GetTickCount() returns the number of milliseconds since the system was started in an unsigned 32-bit integer. Timing things in milliseconds is extremely intuitive and readable. 1 second is 1000 milliseconds. Everybody loves round numbers, with the exception of the people who invented the system of measurement used in the United States. The ability to read and quickly comprehend what the value represents can not be understated.

Another advantage is that GetTickCount, being an integer operation which references only an internal kernel counter, makes it fast. On a Windows 7 Core i5, a single start and elapsed measurement is 25x faster than with Now(). On older hardware yet still-current operating systems the difference can be more dramatic– 100x faster is not uncommon.

While GetTickCount is fast and easy to read, it isn’t without its faults. The first immediately obvious condition is that a 32-bit integer can only hold 4 billion milliseconds, which means the counter rolls over every 47.91 days. This means that GetTickCount is not suited for time periods to exceed 47 days. I wouldn’t consider the use of GetTickCount for anything more than even a day though, finding TDateTimes more intuitive for that operation. The second issue is granularity. GetTickCount isn’t a millisecond-resolution timer as you’d expect. In supported Win32 operating systems, the resolution is 15-16 milliseconds. If anyone can explain why it is varies between 15 or 16ms, I’d love to hear it.

The rollover is by far the most important thing to take away from this. Your code must account for rollover and also remember that your timer values need to be unsigned.

iStartTime: integer;
dwStartTime: DWORD; // or Cardinal
  if (GetTickCount() - iStartTime > 1000)  // WRONG: Widened both operands
    MessageBox('Fails after $7FFFFFFF seconds');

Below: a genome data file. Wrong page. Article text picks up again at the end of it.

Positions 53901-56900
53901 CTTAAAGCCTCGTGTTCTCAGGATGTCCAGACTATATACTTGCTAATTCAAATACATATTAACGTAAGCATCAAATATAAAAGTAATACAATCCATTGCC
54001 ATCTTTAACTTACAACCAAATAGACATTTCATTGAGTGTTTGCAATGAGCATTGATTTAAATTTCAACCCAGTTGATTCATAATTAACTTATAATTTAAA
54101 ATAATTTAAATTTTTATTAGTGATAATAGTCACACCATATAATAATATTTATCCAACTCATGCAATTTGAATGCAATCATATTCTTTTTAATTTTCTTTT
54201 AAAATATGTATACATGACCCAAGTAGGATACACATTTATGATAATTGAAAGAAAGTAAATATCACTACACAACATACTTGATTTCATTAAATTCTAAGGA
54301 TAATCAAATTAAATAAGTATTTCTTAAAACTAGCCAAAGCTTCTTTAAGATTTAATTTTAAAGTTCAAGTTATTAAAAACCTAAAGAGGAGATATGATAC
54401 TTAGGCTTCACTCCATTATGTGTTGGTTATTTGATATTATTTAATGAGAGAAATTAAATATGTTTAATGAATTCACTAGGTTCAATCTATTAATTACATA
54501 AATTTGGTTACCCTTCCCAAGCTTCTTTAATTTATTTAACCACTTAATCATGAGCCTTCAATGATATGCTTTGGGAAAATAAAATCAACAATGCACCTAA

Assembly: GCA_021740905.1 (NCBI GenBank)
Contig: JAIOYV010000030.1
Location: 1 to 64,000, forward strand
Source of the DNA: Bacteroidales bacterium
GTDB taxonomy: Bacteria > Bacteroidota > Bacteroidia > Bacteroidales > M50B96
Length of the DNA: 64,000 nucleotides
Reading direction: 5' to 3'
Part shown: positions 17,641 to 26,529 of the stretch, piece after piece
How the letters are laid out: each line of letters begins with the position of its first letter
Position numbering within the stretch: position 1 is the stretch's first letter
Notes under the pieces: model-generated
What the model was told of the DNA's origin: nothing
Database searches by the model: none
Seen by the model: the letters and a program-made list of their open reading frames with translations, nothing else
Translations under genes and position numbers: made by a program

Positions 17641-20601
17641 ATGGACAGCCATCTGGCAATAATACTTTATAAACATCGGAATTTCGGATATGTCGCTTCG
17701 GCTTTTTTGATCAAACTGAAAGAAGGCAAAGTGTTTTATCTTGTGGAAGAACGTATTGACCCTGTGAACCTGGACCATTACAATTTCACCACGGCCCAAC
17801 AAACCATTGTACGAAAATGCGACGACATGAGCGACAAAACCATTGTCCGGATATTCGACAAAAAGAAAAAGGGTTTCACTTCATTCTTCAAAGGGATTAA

if (GetTickCount() - dwStartTime > 1000)  // RIGHT: Signedness match
    MessageBox('You did it right');

Delphi will try to help you out on the first case, emitting the warning “W1024: Combining signed and unsigned types – widened both operands”. However, because iStartTime can only go to 2 billion, after iStartTime is greater than 24.855 days this comparison will always evaluate to false and your timer will not fire again. Ever.

Another important thing to remember is that the proper way to deal with the rollover is using the pattern I used above. Always use Current – Start (comparison) Interval not Start + Interval (comparison) Current. This is part of the magic of unsigned rollover. Let’s look at some cases with a single byte integer

// Case 1 - Current: $00   Start: $FE  Interval: $0F
Current - Start > Interval
  $00 - $FE = $FFFFFF02
  // ^^ only the bottom 8 bits are retained leaving the correct answer, 2
  // Still below Interval

// Case 1 - Current: $00   Start: $FE  Interval: $0F
Start + Interval > Current
  $FE + $0F = $0D
  // ^^ $0D is less than Current, so is true after 2 milliseconds instead of the 10
  // Erroneously returns true for from MAX_INT-Interval to MAX_INT 

// Case 2 - Current: $0D   Start: $02  Interval: $0F
Current - Start > Interval
  $0D - $02 = $0B
  // ^^ Simple math, no rollover

// Case 2 - Current: $0D   Start: $02  Interval: $0F
Current - Interval > Start
  $0A - $0F = $FE
  // ^^ Looks like a ton of time has passed
  // Erroneously returns true from $00 to Interval


  • Rollover is 49.71 days Do not attempt to time intervals of this duration.
  • Storage type must be unsigned Use the DWORD or Cardinal data type to avoid automatic operand widening.
  • Compare as Current – Start (compare) Interval Other patterns fail on the corner cases.

So there you have it. GetTickCount() is a high performance timing method that is easily understandable as long as you understand the rollover and use the right types.